severe, for phthalates.
- Polychlorinated biphenyls
- The EU Working Document contains a proposal that PCBs,
specifically the sum of the individual congeners 28, 52, 101, 118, 138,
153 and 180, should not exceed 0.8 mg/kg dry matter if the sludge is to
be used on agricultural land.
- All the survey samples were consistently below the proposed EU
limit. Furthermore, the range in values between WWTPs was small,
indicative that there are very few fresh or ongoing primary sources of
PCBs to the environment.
- The low levels found are consistent with other surveys and datasets for PCBs in contemporary sewage sludges.
- Organochlorine pesticides
- No standards have been proposed for these compounds and low
levels were measured for the wide range of substances analysed in the
- Chlorinated paraffins (PCAs) and nitro-musks
- To our knowledge, we present the first data on these compounds in sewage sludges.
- Total concentrations of the short-chained and medium-chained
PCAs ranged between 7-200 mg/kg and 37-9700 mg/kg, respectively. PCAs
are widely used industrial chemicals; these appear to be very high
concentrations and indicative of chemicals with numerous and ongoing
diffuse sources. There appeared to be a stronger link to
urban/industrial regions/sources than noted for the other classes of
compounds, although even for these compounds the link to sources is not
- Given that PCAs are in active production and widespread use, it
is not surprising that they are present at much higher concentrations
than other related families of 'persistent organic pollutants', such as
PCBs and PCNs, whose use has been extensively phased out. Nonetheless,
some of the sludge samples contain very high levels of these
substances, which are known to be persistent and bioaccumulatory.
- Nitro-musks are widely used in soaps, detergents and perfumes.
They are therefore likely to have obvious routes into the wastewater
stream. There were big variations in the levels of the different
compounds screened. Some were present in all the sludges in the 0.1-100
mg/kg range, others in the 10-1000 ug/kg range and others never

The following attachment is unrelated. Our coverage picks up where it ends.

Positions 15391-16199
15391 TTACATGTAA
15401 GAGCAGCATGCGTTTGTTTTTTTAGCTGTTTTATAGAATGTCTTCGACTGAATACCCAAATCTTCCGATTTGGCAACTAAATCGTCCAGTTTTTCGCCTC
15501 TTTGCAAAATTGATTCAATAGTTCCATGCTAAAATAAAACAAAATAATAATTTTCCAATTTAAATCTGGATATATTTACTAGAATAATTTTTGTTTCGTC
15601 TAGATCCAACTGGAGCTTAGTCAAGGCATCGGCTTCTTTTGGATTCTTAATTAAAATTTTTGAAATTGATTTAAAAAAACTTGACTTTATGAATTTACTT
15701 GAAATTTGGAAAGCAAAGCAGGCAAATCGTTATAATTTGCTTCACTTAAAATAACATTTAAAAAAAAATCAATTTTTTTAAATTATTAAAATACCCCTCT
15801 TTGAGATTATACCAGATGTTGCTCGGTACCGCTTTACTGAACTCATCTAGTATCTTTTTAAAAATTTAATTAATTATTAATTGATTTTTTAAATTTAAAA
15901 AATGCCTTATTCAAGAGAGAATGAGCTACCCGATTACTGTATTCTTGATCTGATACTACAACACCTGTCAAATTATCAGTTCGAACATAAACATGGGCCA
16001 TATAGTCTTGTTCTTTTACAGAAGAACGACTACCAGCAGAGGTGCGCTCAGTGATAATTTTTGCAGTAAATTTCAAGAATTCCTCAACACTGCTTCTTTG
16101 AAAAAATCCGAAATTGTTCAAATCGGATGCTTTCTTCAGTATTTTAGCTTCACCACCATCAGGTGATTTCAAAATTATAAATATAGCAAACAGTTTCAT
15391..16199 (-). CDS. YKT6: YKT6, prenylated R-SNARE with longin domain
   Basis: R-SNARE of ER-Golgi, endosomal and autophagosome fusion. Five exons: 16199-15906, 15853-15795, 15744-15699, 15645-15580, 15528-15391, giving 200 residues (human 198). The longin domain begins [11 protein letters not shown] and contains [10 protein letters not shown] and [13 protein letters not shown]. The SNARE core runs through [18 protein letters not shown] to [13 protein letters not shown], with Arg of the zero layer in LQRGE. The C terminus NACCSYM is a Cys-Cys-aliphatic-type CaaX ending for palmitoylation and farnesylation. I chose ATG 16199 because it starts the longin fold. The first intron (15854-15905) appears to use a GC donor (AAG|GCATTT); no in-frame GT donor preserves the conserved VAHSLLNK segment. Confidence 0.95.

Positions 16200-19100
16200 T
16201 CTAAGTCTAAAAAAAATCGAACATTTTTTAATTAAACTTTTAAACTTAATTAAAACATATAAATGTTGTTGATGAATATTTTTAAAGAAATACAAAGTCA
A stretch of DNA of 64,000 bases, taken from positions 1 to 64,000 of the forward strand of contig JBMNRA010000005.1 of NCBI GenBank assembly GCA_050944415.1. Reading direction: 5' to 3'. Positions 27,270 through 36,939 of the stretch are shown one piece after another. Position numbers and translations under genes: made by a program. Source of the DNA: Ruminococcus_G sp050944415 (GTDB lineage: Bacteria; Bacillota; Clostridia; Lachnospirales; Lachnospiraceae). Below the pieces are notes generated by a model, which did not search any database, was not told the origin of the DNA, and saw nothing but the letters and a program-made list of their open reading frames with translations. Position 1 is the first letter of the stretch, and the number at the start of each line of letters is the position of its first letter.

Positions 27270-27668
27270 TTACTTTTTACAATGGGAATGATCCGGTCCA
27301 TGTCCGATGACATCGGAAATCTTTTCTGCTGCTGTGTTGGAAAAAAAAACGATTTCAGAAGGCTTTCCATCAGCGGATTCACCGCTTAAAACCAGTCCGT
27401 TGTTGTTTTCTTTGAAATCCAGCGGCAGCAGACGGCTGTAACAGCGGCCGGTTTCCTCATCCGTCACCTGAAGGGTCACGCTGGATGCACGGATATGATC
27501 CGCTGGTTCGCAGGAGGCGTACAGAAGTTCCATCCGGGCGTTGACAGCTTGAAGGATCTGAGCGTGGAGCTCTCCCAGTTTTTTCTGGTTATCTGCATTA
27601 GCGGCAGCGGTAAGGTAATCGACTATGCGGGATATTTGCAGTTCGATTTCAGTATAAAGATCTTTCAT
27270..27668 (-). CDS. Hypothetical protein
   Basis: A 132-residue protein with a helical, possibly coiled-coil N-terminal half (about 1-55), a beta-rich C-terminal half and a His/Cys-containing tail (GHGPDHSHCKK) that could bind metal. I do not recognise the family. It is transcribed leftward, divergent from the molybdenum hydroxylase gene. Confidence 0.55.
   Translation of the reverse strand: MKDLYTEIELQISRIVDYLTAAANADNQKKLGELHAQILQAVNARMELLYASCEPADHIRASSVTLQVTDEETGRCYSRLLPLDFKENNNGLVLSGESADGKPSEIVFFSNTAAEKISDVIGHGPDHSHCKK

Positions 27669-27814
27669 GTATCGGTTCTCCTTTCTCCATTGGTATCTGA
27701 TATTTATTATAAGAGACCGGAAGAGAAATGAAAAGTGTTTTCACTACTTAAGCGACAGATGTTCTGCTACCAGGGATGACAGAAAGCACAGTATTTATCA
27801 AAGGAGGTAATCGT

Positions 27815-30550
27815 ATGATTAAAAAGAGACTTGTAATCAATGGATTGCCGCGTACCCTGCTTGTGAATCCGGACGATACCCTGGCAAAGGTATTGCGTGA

detected (< 5-50 ug/kg).
- In the light of data from this study, further consideration of
the fate/behaviour of chlorinated paraffins (and perhaps also
nitro-musks) in sludge-amended soils and their potential for foodchain
transfer would be prudent, together with a consideration of their
sources to the wastewater stream.
- Summary remarks
- The standard levels proposed in the Draft Document for PAHs,
PCDD/Fs, phthalate, nonylphenol and LAS all have very serious
implications for the addition of sewage sludge to agricultural land, if
they were to ever be adopted. Virtually all sewage sludges in Europe
are likely to exceed the proposed limits for PAHs and LAS, for example,
even those originating from rural/domestic WWTPs.
- There is little agreement as to whether controls on organic
contaminants in sewage sludge are needed and - if so - which organic
contaminants to regulate. Germany and Austria have selected PCDD/Fs,
PCBs and AOX, for example, whilst Denmark has chosen LAS, PAHs,
nonylphenol and phthalate. The inconsistencies apparent between the
regulations on organic contaminants in different European countries
arise because there are inconsistencies in the technical/scientific
approach used to derive them. In some cases there appears to be little
or no scientific basis to their derivation; they are set rather
arbitrarily and are inherently pre-cautionary. The arbitrary selection
of compound classes and regulatory limits is extremely unfortunate,
because inappropriate and unnecessary regulation is counter-productive
to encouraging re-cycling and introduces significant costs through the
requirement to monitor for any compounds specified in the Draft
- This report makes clear that fundamental questions remain about:
It is argued that a more logical and scientifically defensible
approach is to consider each class of organic compounds 'on its
merits', in the pathways analysis and risk assessment framework. This
would lead to either the acceptance that current levels in sewage
sludges are environmentally benign, or would prompt the need for more
scientifically based information on the compounds in question. The
latter could perhaps ultimately result in a decision that levels of a
given compound class are undesirably high and the need to monitor
sludge quality, identify the specific sources and bring about a source
Copies of this report may be available as an Acrobat pdf download under the 'Completed Research' heading of the Research Page on the DWI website.
- the scientific justification for standards for any of these classes of compounds;
- whether it would be possible to reliably monitor for these
compound classes in sewage sludge anyway, because of the absence of
validated analytical procedures;
- crucially, whether any environmental benefits, in terms
of ensuring foodchain and soil quality, would actually ensue from
imposing them. Indeed, it can clearly be argued that the re-routing of
sewage sludge, which currently results in beneficial effects on soil
fertility, to other disposal routes will have a clear negative effect
on the environment overall.